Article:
Rise in Heart Dis­eases Among the Young

The Economic Times - - Saturday Feature - KR Bala­sub­ra­manyam

Ben­gauru: Sri Jayadeva In­sti­tute of Car­dio­vas­cu­lar Sciences and Re­search in Bengaluru is In­dia’s largest heart hospi­tal with 1,200 beds and 75 full-time car­di­ol­o­gists. Over the past few years, the car­di­ol­o­gists here have been notic­ing a wor­ry­ing trend: the num­ber of heart-at­tack cases among 30-40-year-olds is on the rise.

The pres­ti­gious gov­ern­ment-run heart in­sti­tute has stud­ied about 2,000 such cases in the last two years. “As much as 40% of them did not have any con­ven­tional risk fac­tors. This is what makes us wor­ried,” said Dr C N Man­ju­nath, the in­sti­tute di­rec­tor.

“All large met­ro­pol­i­tan cities are fac­ing this prob­lem,” said Dr K K Sethi, chair­man at Delhi Heart and Lung In­sti­tute. High stress in ur­ban ar­eas cou­pled with large num­bers of young pop­u­la­tion con­sum­ing al­co­hol is ag­gra­vat­ing the prob­lem. “Sub­stance abuse is an im­por­tant cause. I have seen peo­ple in their 18-20s fall­ing vic­tims due to use of drugs like co­caine,” he said.

Fac­tors such as di­a­betes, hy­per­ten­sion, obe­sity, phys­i­cal in­ac­tiv­ity or hy­per-ac­tiv­ity usu­ally cause heart dis­eases. “Roughly 30% of heart at­tack vic­tims are from high-stress, white-col­lar jobs and from the IT/BT sec­tor,” Dr Sethi said.

A lot of heart-re­lated prob­lems are due to rapid ur­ban­i­sa­tion and in­dus­tri­al­i­sa­tion, said Dr Aditya Kapoor, car­di­ol­o­gist at San­jay Gandhi PG In­sti­tute of Med­i­cal Sciences in Luc­know. “In three decades, the fre­quency of heart dis­eases in per­sons un­der 40 years has in­creased dra­mat­i­cally, maybe by three times,” he said.

The fre­quency of coro­nary heart dis­ease in young In­di­ans is 15-18% higher than in any other pop­u­la­tion group glob­ally. Heart at­tacks in young In­di­ans are 3-4 times higher than in the West, he added. Many young­sters in new econ­omy sec­tors, Dr Man­ju­nath said, in­vite risks by ag­gres­sively pur­su­ing tall work tar­gets and de­velop- ing stress. “Stress is mak­ing them look older than their age, also be­cause of work­ing at odd hours and un­healthy eat­ing habits.”

Sit­ting for 4-5 hours con­tin­u­ously is like smok­ing a few cig­a­rettes a day, and this ten­dency is more preva­lent among tech­nol­ogy work­ers, he said.

In­dia has the world’s largest youth pop­u­la­tion and a large English-speak­ing work­force of en­gi­neers, doc­tors and other pro­fes­sion­als, said Ajit Isaac, founder of busi­ness ser­vices provider Quess Corp, quot­ing stud­ies. “I think a com­bi­na­tion of in­creas­ing work­loads, uncer­tainty of fu­ture, and a lack of in­vest­ment in per­sonal hob­bies are caus­ing life-lim­it­ing sit­u­a­tions,” he said.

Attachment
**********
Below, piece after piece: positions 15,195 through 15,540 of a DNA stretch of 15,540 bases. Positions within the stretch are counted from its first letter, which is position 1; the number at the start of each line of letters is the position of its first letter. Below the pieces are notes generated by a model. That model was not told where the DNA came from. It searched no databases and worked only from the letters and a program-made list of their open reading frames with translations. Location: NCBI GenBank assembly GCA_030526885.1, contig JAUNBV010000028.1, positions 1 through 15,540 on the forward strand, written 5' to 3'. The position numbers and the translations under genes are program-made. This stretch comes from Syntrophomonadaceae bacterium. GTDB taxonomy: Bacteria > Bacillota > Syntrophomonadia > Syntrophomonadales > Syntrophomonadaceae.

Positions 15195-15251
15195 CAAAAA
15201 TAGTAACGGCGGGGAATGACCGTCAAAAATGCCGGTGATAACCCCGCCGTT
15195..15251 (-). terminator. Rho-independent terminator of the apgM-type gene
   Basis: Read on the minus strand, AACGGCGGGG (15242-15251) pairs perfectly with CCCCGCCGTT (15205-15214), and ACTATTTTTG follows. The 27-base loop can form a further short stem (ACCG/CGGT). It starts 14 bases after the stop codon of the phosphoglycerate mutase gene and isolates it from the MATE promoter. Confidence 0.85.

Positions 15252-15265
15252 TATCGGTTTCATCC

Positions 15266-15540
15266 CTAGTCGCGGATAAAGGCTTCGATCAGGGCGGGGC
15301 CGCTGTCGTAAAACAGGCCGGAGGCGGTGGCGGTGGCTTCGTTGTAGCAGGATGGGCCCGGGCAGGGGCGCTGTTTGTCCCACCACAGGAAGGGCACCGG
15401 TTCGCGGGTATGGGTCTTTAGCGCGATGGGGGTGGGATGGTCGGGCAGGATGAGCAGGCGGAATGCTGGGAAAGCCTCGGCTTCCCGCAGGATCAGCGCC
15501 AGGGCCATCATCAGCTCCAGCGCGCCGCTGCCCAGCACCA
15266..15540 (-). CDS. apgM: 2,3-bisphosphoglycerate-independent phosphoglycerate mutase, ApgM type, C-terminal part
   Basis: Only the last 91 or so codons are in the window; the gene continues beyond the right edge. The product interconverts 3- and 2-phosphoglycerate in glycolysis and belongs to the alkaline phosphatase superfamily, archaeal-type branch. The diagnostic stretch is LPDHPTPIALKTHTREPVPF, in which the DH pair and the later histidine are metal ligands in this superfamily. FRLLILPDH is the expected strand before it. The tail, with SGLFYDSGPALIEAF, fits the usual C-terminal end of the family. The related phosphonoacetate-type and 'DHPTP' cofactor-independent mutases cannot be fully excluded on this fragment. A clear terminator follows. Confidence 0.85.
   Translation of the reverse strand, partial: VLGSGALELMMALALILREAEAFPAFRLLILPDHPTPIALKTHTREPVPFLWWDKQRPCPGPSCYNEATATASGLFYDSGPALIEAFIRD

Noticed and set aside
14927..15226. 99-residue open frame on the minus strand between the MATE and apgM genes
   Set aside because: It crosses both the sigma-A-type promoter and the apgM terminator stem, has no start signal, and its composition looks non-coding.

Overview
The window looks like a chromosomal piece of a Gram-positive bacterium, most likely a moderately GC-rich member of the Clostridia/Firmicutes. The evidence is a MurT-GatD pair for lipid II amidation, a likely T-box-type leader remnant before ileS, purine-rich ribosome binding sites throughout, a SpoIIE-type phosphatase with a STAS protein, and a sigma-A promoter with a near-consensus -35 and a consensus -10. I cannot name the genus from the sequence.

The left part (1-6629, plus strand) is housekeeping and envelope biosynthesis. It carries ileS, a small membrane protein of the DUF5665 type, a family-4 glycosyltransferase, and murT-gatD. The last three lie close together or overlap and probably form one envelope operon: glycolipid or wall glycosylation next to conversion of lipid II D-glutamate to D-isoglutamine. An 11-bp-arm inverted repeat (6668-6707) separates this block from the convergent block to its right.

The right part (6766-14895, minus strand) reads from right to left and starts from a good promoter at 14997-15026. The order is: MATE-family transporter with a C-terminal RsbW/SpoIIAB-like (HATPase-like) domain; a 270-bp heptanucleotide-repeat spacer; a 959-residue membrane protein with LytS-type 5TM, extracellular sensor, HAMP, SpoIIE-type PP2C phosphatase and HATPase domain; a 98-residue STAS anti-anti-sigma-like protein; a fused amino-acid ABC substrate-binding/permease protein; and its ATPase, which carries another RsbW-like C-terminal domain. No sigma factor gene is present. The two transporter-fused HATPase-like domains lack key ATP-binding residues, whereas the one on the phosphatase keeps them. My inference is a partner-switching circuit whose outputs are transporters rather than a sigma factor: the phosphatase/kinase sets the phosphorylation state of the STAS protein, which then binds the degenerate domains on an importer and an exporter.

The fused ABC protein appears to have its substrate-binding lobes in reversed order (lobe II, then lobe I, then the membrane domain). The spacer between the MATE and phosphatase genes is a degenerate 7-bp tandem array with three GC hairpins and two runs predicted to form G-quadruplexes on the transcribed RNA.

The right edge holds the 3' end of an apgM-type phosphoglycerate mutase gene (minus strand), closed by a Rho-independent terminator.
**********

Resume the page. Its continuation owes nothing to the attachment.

“A ma­jor­ity of those un­der 40 who suf­fer­heartat­tacks are smok­ers. That we have a large in­ci­dence of di­a­betes is one rea­son why In­dia gets heart at­tacks at least 10 years younger than in the West,” said Dr Sethi. An­other likely cause of heart dis­ease is air pol­lu­tion, which can dam­age blood ves­sels and b e t a c el l s in t he pa ncre a s. In­flam­ma­tion of blood ves­sels can pro­mote clot­ting of blood, re­sult­ing in heart at­tacks. Also, dam­age to the beta cells in the pan­creas can af­fect the re­lease of in­sulin, re­sult­ing in di­a­betes, doc­tors say.

Jayadeva In­sti­tute is study­ing how air pol­lu­tion con­trib­utes to heart prob­lems. One-fourth of the pa­tients ad­mit­ted to the ICU at Jayadeva with heart-re­lated prob­lems are taxi and truck driv­ers and traf­fic po­lice, who are more ex­posed than most oth­ers to air pol­lu­tion.

“Ear­lier, per­haps we had only 10%, but now 25% of cases are due to air pol­lu­tion. Every month, about 1,000 pa­tients are ad­mit­ted to ICUs and about 250 of them are be­cause of jobs that ex­pose them to air pol­lu­tion,” said Dr Man­ju­nath of Jayadeva In­sti­tute. “It is like smok­ing 5-10 cig­a­rettes a day.”

Fac­tors such as di­a­betes, hy­per­ten­sion, obe­sity, phys­i­cal in­ac­tiv­ity or hy­per-ac­tiv­ity usu­ally cause heart dis­eases

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